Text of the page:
Donna Lee: 

What are they?

Dr. Mistry: 

You know, sometimes they’ll talk about putting a little bit of lemon in your water, or that I drink too many Diet Cokes, or that it’s the hard water that I’m drinking. And these are, they may have a like glimmer of truth, but not necessarily the truth about what’s going on with you. A little bit of lemon in your water is not going to give you the citrate you need to dramatically reduce your stone formation. Whether or not Diet Cokes or any type of sodas are the main cause of your of your stone formation, we can find out using testing, and there’s no real difference that Diet Coke versus regular Coke would have any other difference on stone formation.

Donna Lee: 

I know somebody drinks too many diet Cokes.

Dr. Mistry: 

Well, you know…

Donna Lee: 

He’s in this room, 6 feet away.

Dr. Mistry: 

Well, you know, 6 feet safe distance. I can still throw a stapler at you. And then the issue of hard water, so even if you have lots of calcium deposits in your, in the water that’s being, circulating through your house, the likelihood that that calcium that you’re consuming by liquid is then contributing to calcium stone formation is very low. In fact, our bodies have an amazing mechanism of modifying how much calcium our gut absorbs. So that’s less likely. Instead of kind of haphazardly throwing darts at the board wondering what is the cause of stone formation, really it would be in your best interest, especially if you’re a recurrent stone former, to go through a formal 24 hour urine and blood collection type analysis in which we can very, very accurately pinpoint what is it about your metabolism that’s leading to stone formation. Even if you don’t have a stone that we can analyze for its composition, it’s okay. That 24 hour urine testing is something covered by insurance and can give us a wealth of information, including the amount of hydration that you need to be considered at low risk for stone formation, whether or not you have enough of the stone busting chemicals that we like to see in the urine–citrate and magnesium–whether or not you are at risk for calcium oxalate formation, calcium phosphate formation, uric acid formation–hese are all different types of stones–a wealth of information. And it’s not just that you’re going to be put on some kind of highly restrictive diet. Most of the time, just a small reduction in the intake of sodium or the intake of certain types of chemicals called oxalates or certain types of animal proteins, just small amounts, 10%, 20%, 30% reductions can make a dramatic difference on your stone formation risk. And then we have Robert Mendiola, our registered dietician right here in the office, that’s armed and ready to give you advice on exactly what you need to change.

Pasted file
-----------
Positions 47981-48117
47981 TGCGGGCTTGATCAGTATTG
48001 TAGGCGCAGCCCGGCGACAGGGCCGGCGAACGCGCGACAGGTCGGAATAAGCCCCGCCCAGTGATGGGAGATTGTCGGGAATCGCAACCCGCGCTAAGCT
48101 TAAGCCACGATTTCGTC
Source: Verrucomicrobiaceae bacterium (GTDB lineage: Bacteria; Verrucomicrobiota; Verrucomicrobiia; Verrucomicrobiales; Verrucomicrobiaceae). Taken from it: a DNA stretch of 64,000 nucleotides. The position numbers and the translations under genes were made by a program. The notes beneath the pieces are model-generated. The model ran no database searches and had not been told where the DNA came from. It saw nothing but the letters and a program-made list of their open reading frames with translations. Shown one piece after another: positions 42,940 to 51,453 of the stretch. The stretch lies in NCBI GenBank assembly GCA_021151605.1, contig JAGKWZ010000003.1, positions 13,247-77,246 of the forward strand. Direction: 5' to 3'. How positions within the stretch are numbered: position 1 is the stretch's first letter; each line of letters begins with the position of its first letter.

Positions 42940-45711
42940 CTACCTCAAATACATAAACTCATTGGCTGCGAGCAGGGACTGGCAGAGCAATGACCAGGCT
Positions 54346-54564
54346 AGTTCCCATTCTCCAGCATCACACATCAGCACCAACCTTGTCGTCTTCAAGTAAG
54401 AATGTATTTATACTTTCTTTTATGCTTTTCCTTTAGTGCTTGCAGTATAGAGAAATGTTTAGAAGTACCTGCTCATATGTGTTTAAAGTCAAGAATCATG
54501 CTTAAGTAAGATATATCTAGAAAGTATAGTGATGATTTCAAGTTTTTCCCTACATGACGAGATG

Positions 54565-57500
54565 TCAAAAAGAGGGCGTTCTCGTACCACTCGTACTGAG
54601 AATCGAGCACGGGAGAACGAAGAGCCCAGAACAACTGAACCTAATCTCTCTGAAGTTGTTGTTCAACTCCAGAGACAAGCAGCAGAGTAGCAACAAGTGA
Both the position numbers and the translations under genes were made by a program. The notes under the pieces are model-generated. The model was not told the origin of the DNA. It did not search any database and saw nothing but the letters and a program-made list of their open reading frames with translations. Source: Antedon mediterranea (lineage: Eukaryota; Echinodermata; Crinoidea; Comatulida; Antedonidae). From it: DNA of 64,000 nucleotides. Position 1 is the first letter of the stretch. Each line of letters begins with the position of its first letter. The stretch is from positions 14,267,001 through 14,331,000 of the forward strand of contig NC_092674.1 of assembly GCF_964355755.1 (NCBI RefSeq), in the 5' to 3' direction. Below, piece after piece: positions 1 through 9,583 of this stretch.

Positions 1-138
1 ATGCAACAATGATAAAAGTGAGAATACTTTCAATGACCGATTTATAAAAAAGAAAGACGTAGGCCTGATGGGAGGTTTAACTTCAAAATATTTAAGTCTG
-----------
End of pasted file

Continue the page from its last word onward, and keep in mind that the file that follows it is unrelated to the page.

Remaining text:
Donna Lee: 

We also have something called KSP tabs.

Dr. Mistry: 

That’s right. KSB tabs were then bended by urologists. They have very high amounts of citrate and magnesium and we give them to all of our patients that are recurrent stone formers. It’s one of the things that you can do that gets a very dramatic difference in the amount of stone busting agents that are in the urine and it works from the very first tablet.